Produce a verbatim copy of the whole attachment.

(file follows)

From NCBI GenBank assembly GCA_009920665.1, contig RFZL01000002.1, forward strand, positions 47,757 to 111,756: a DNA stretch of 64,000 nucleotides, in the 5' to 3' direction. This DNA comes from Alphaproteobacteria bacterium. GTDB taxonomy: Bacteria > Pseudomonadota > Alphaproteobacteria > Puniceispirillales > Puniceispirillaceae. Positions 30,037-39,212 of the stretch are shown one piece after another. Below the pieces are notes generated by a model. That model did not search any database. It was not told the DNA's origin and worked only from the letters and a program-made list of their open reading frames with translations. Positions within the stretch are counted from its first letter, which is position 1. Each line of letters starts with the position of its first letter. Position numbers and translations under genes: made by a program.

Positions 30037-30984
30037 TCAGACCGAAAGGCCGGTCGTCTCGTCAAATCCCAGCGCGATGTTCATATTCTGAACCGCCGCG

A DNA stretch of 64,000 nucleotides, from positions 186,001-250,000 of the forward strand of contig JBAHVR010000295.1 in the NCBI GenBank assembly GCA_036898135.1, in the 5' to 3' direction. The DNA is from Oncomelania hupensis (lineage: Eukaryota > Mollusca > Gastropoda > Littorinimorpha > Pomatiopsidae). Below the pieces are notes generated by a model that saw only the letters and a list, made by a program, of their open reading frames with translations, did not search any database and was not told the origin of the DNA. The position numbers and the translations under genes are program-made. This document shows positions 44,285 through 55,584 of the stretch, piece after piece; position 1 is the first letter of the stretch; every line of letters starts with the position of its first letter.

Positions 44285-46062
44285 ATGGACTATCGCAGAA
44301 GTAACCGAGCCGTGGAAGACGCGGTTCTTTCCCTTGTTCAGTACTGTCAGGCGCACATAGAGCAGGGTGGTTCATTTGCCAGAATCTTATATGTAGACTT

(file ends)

From NCBI GenBank assembly GCA_009920665.1, contig RFZL01000002.1, forward strand, positions 47,757 to 111,756: a DNA stretch of 64,000 nucleotides, in the 5' to 3' direction. This DNA comes from Alphaproteobacteria bacterium. GTDB taxonomy: Bacteria > Pseudomonadota > Alphaproteobacteria > Puniceispirillales > Puniceispirillaceae. Positions 30,037-39,212 of the stretch are shown one piece after another. Below the pieces are notes generated by a model. That model did not search any database. It was not told the DNA's origin and worked only from the letters and a program-made list of their open reading frames with translations. Positions within the stretch are counted from its first letter, which is position 1. Each line of letters starts with the position of its first letter. Position numbers and translations under genes: made by a program.

Positions 30037-30984
30037 TCAGACCGAAAGGCCGGTCGTCTCGTCAAATCCCAGCGCGATGTTCATATTCTGAACCGCCGCG

A DNA stretch of 64,000 nucleotides, from positions 186,001-250,000 of the forward strand of contig JBAHVR010000295.1 in the NCBI GenBank assembly GCA_036898135.1, in the 5' to 3' direction. The DNA is from Oncomelania hupensis (lineage: Eukaryota > Mollusca > Gastropoda > Littorinimorpha > Pomatiopsidae). Below the pieces are notes generated by a model that saw only the letters and a list, made by a program, of their open reading frames with translations, did not search any database and was not told the origin of the DNA. The position numbers and the translations under genes are program-made. This document shows positions 44,285 through 55,584 of the stretch, piece after piece; position 1 is the first letter of the stretch; every line of letters starts with the position of its first letter.

Positions 44285-46062
44285 ATGGACTATCGCAGAA
44301 GTAACCGAGCCGTGGAAGACGCGGTTCTTTCCCTTGTTCAGTACTGTCAGGCGCACATAGAGCAGGGTGGTTCATTTGCCAGAATCTTATATGTAGACTT